• Sword and Scimitar “Gives a More Complete Account of the Troubled History between Islam and Christianity than Is Generally Available”

        Throughout the book Ibrahim emphasizes the widespread practice of enslaving the conquered Christians. Muslim accounts mention the preference for fair skinned women. This went on from the 7th through the 19th centuries. Over a three century period beginning in the mid-15th century about 3 million Slavs—Poles, Lithuanians, Russians and Ukrainians—were enslaved.

        Overall, Ibrahim has given a more complete account of the troubled history between Islam and Christianity than is generally available. His focus on how the combatants primarily viewed the struggle as a religious war is especially useful in a period when such phenomenon in the West is viewed through a secular lens, and it helps explain the views of contemporary jihadists. In a time when more general accounts are likely to narrowly focus on the Crusades and Western colonialism, Ibrahim’s important book explains the origins of both.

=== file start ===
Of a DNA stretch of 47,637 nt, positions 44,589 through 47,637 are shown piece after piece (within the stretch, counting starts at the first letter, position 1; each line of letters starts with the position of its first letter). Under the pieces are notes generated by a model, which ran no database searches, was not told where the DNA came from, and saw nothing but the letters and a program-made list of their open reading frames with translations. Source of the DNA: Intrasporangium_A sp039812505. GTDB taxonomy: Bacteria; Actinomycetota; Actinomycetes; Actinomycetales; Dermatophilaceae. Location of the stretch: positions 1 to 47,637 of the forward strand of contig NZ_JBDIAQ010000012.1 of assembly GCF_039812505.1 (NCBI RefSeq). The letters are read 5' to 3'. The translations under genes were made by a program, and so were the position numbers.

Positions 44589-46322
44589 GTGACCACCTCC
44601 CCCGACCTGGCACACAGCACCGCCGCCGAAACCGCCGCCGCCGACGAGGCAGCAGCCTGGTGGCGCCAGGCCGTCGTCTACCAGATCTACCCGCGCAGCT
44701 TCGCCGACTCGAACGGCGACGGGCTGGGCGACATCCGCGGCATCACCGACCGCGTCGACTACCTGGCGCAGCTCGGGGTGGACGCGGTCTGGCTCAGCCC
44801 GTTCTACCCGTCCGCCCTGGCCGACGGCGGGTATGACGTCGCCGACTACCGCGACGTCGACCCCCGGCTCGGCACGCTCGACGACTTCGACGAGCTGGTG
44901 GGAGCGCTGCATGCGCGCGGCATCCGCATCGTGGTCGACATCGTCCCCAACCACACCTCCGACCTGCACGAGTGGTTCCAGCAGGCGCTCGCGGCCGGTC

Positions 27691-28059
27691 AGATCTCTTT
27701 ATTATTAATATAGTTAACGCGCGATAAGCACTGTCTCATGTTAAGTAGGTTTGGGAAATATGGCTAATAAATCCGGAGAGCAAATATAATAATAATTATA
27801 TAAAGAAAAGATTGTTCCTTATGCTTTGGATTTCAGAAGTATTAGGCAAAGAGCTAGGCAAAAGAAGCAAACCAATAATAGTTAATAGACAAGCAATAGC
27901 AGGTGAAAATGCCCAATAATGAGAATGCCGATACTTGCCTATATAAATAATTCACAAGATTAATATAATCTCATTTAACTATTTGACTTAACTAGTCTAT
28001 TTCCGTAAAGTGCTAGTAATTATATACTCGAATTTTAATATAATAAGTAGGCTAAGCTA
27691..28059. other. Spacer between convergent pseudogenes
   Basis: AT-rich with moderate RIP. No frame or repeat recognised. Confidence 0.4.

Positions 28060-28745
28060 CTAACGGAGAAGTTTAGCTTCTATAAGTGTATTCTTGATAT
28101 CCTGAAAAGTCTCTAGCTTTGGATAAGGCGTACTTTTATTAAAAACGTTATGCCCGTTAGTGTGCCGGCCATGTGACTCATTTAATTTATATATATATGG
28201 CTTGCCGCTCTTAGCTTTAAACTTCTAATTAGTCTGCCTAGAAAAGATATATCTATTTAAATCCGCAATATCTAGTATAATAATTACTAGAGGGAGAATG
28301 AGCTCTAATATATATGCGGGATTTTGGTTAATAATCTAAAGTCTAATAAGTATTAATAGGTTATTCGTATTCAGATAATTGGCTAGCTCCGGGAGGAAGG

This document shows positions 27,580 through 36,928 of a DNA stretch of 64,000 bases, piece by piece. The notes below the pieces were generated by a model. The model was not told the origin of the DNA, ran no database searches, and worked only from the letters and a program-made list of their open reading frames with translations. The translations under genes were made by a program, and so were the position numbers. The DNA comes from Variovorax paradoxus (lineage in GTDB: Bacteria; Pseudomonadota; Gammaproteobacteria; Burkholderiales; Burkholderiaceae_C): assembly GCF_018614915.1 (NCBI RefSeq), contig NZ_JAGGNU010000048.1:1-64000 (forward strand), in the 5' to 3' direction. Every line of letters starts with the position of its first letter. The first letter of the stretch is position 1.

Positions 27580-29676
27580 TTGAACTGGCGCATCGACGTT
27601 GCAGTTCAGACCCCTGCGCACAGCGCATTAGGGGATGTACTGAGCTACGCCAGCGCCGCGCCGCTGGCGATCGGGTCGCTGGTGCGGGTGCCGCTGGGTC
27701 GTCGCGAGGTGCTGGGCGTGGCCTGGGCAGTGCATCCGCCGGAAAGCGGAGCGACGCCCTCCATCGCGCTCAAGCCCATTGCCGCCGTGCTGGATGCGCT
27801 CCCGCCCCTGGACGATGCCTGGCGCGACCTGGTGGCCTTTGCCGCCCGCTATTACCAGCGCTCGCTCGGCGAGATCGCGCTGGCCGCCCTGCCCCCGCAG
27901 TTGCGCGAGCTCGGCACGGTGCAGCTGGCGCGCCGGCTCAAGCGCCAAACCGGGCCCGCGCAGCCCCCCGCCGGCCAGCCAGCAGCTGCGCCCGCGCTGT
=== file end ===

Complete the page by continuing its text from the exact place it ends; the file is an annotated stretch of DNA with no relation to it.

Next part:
• Misinformation/Disinformation

      • ABCPoland-Ukraine ties seen as target of Russian disinformation

        “The Russian efforts to sow divisions between the Poles and Ukrainians, particularly by means of exploiting historical issues, are as old as time,” said Stanislaw Zaryn, the spokesman for Poland’s security services.

        “Russia has redoubled them since the war began,” he said. “And they are more dangerous now because the war is going on and it can affect more people than before.”